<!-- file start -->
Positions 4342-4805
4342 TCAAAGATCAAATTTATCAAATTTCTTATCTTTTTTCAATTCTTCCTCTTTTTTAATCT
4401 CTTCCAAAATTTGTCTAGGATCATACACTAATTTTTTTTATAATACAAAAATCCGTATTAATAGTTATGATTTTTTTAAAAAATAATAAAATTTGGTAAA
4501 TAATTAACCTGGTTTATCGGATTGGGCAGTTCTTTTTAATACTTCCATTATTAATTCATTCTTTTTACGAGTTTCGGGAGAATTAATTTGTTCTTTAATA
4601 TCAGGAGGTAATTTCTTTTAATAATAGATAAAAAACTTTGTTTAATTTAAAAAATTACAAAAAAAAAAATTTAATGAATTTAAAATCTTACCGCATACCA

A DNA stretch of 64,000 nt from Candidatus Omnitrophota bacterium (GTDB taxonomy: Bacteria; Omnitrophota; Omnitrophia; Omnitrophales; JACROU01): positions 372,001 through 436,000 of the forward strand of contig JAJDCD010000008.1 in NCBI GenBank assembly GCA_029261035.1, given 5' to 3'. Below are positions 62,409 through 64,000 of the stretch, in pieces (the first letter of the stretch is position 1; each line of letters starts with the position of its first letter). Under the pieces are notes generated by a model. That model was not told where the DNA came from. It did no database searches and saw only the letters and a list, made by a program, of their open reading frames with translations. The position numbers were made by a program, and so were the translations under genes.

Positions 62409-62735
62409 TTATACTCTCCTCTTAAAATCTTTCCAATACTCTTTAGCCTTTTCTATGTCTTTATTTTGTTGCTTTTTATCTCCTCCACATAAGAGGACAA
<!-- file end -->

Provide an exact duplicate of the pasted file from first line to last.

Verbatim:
Positions 4342-4805
4342 TCAAAGATCAAATTTATCAAATTTCTTATCTTTTTTCAATTCTTCCTCTTTTTTAATCT
4401 CTTCCAAAATTTGTCTAGGATCATACACTAATTTTTTTTATAATACAAAAATCCGTATTAATAGTTATGATTTTTTTAAAAAATAATAAAATTTGGTAAA
4501 TAATTAACCTGGTTTATCGGATTGGGCAGTTCTTTTTAATACTTCCATTATTAATTCATTCTTTTTACGAGTTTCGGGAGAATTAATTTGTTCTTTAATA
4601 TCAGGAGGTAATTTCTTTTAATAATAGATAAAAAACTTTGTTTAATTTAAAAAATTACAAAAAAAAAAATTTAATGAATTTAAAATCTTACCGCATACCA

A DNA stretch of 64,000 nt from Candidatus Omnitrophota bacterium (GTDB taxonomy: Bacteria; Omnitrophota; Omnitrophia; Omnitrophales; JACROU01): positions 372,001 through 436,000 of the forward strand of contig JAJDCD010000008.1 in NCBI GenBank assembly GCA_029261035.1, given 5' to 3'. Below are positions 62,409 through 64,000 of the stretch, in pieces (the first letter of the stretch is position 1; each line of letters starts with the position of its first letter). Under the pieces are notes generated by a model. That model was not told where the DNA came from. It did no database searches and saw only the letters and a list, made by a program, of their open reading frames with translations. The position numbers were made by a program, and so were the translations under genes.

Positions 62409-62735
62409 TTATACTCTCCTCTTAAAATCTTTCCAATACTCTTTAGCCTTTTCTATGTCTTTATTTTGTTGCTTTTTATCTCCTCCACATAAGAGGACAA